aka: The Chamberlain
My good friends, this is the second time in our history that there has come back from Germany to Downing Street peace with honour. I believe it is peace for our time.
A new Big Bad
is on the march. Time for the forces of good to stand up and fight. Unfortunately for the heroes, the man in charge of their particular political organization has Head In The Sand Management, and sees no reason to do this. Perhaps he literally doesn't see the threat. Perhaps he doesn't think that the threat is a problem for their specific country. In any event, he's going to do his best to get in the way of doing anything productive to fight the villain. Head In The Sand Management is usually not portrayed as himself a bad guy, just willfully blind to the problem. In a Dying Like Animals
situation, Head-in-the-Sand Management
are frequently Bats (as in "blind as a...").
May also be an Obstructive Bureaucrat
. Frequently used by the villain for their Evil Plan
, in which case, expect a Heel Realization
when they recognize the threat and their role in it. Compare with The Quisling
, a leader who is literally in the employ of the villain. Opposite number to the Reasonable Authority Figure
. See also Divided We Fall
and What Could Possibly Go Wrong?
As for the former Trope Namer
, History Marches On
considering most historians have concluded that as hopeful Nevile Chamberlain was for "Peace in Our Time," the Munich Agreement also allowed him to buy enough time for Britain to rearm in order to fight Adolf Hitler
later on if came to that.
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- The Guardians of the Universe in the Green Lantern mythos frequently fill this role, most recently in the "Blackest Night" event, where all save two refuse to believe in the prophecy and the coming of the War of Light until it is too late.
- David Weber: The liberal and pro-peace political parties in any of his novels are written as naïve people who believe in the "peace at any cost" philosophy.
- Cornelius Fudge in the Harry Potter books and films. He ended up getting the sack after the true nature of the threat became apparent, lingering, like Chamberlain, as an advisor to his successor. It's possible that Fudge was intended to sit in for Chamberlain, who had a similar approach to the rise of Hitler until From Bad to Worse.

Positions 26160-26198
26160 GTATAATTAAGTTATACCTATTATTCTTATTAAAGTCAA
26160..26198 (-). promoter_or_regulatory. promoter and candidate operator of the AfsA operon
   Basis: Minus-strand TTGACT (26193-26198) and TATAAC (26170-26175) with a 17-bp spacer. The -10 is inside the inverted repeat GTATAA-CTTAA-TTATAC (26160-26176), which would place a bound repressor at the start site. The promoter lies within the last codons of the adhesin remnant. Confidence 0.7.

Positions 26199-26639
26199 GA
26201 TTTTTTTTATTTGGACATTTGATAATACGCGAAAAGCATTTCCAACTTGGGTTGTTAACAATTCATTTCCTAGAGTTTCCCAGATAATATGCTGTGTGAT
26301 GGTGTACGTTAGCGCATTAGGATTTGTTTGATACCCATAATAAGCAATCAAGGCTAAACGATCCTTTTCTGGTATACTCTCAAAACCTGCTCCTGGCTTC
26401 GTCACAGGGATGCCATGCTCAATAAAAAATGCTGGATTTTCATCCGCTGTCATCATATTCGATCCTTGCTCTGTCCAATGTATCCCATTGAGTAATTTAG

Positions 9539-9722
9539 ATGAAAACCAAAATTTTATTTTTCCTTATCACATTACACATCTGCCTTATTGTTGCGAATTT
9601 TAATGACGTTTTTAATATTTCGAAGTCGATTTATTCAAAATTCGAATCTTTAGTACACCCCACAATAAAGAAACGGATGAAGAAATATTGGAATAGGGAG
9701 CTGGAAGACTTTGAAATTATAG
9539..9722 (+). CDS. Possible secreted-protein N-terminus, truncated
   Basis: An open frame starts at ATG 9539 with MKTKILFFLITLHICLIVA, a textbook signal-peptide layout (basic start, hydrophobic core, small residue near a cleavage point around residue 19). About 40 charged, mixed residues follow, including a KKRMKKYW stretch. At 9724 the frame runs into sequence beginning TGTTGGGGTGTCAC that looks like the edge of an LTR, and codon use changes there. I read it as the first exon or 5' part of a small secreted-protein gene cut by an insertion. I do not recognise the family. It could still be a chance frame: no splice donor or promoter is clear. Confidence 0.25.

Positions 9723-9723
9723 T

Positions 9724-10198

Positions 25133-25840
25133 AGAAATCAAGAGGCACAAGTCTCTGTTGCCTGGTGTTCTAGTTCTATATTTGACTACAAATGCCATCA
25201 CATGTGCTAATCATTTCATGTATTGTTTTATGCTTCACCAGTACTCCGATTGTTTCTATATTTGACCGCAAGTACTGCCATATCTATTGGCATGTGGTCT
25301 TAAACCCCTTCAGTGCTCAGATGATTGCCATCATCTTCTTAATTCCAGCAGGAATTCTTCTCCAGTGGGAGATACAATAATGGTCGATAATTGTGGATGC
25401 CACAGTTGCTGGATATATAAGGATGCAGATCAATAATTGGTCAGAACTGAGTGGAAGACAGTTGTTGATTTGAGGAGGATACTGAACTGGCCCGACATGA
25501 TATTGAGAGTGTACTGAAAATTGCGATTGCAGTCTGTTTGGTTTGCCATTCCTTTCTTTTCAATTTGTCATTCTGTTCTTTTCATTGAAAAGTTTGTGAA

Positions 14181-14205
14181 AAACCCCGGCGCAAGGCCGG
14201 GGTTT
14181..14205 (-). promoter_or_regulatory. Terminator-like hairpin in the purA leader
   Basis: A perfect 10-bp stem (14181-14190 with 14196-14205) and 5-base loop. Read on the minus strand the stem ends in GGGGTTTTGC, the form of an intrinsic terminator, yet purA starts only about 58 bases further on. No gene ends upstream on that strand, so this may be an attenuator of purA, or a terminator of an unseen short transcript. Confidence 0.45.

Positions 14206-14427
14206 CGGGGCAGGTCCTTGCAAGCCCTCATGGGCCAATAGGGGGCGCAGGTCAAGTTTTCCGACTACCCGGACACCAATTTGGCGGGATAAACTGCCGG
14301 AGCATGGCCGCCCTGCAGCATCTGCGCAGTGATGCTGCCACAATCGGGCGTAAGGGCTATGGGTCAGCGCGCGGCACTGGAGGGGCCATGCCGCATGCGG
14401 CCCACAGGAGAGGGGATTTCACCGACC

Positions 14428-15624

- Brilliantly parodied in A Very Potter Musical when Voldemort breaks into Fudge's office to take over the Ministry of Magic:
Voldemort: Cornelius Fudge, the Minister of Magic!
Fudge: I still don't believe you're back.
Voldemort: Believe this, Fudge! Avada Kedavra!
Fudge: Oh, heart attack... surely. [dies]
- Another example is found in Lego Harry Potter: The whole stance of the guy is summarized by him putting his hands over his ears and going "bla bla bla"
- None of the Trojan leadership in The Iliad ever listens to poor Cassandra (though that was divinely ordained).
- The Board of Trustees of the First Foundation in the first part of the novel Foundation of Isaac Asimov. They represent an especific part of the decadence of the galactic empire: The excessive reliance on a greater authority.
- Prince (later King) Meurig of Gwent in The Warlord Chronicles. He starts out by convincing his fellow Gwentians to back out of the war with Powys, which any realist would see would quickly lead to Dumnonia becoming a Powysian puppet-state, thus surrounding Gwent on three sides. In the second book, while king, refuses to intervene in a civil war in Dumnonia in support of Arthur, potentially leaving governance in the hands of a group of Saxon-backed conspirators. In the third, he refuses to join with the other British nations in resisting the Saxon invasion of Dumnonia, which proves a bridge too far: his father Tewdric returns to the throne briefly to resist the invasion. The series' framing device makes clear that Meurig's kingdom was within his lifetime mostly conquered by the Saxons.
- Mr. Desjardins, the Chief Lector of the House of Life in The Kane Chronicles, spends most of the first book either ignoring or seeming not to care that Set is about to destroy the world, being more concerned with killing the god-hosting heroes. He eventually graduates to Divided We Fall.
- The Star Trek book Before Dishonor features a character who negotiates with the all powerful Borg which has assimilated Janeway and has Earth by the balls. Who then literally quotes Chamberlain...and is promptly blasted to smithereens.
- The Governance Kernel of the Sentry Coalition, in the Star Trek: Titan novel Synthesis. They refuse to listen to the warnings of SecondGen White-Blue and FirstGen Zero-Three regarding an impending incursion of massive proportions by the Null. White-Blue is frequently dismissed as unduly alarmist.
- The Star Wars Expanded Universe gives us the Fallanassi, who are such pacifists that, even when billions of people are dying, they refuse to take up arms.
- Lord Darlington in The Remains of the Day is one of the proponents of appeasement in the 1930s.
- The Pre War Presidential Administration in World War Z, who ignored the solutions to preventing the looming global zombie outbreak, instead performing a few token solutions that ranged from unhelpful to genuinely harmful (Ie: Allowing a bogus vaccine to pass through the FCCC) . When interviewing the former Chief of Staff, Grover Carlson, Max Brooks calls him out on this.
- Every. Single. Character with access to military resources in A Song of Ice and Fire. After thousands of years, the Others have returned and are raising an army of the dead beyond the Wall? What imaginations the men of the Night's Watch have. Zombies or not, there's definitely an invasion underway and the Wall is hopelessly underdefended? Great, that should keep the King in the North busy and out of the fighting for the Iron Throne.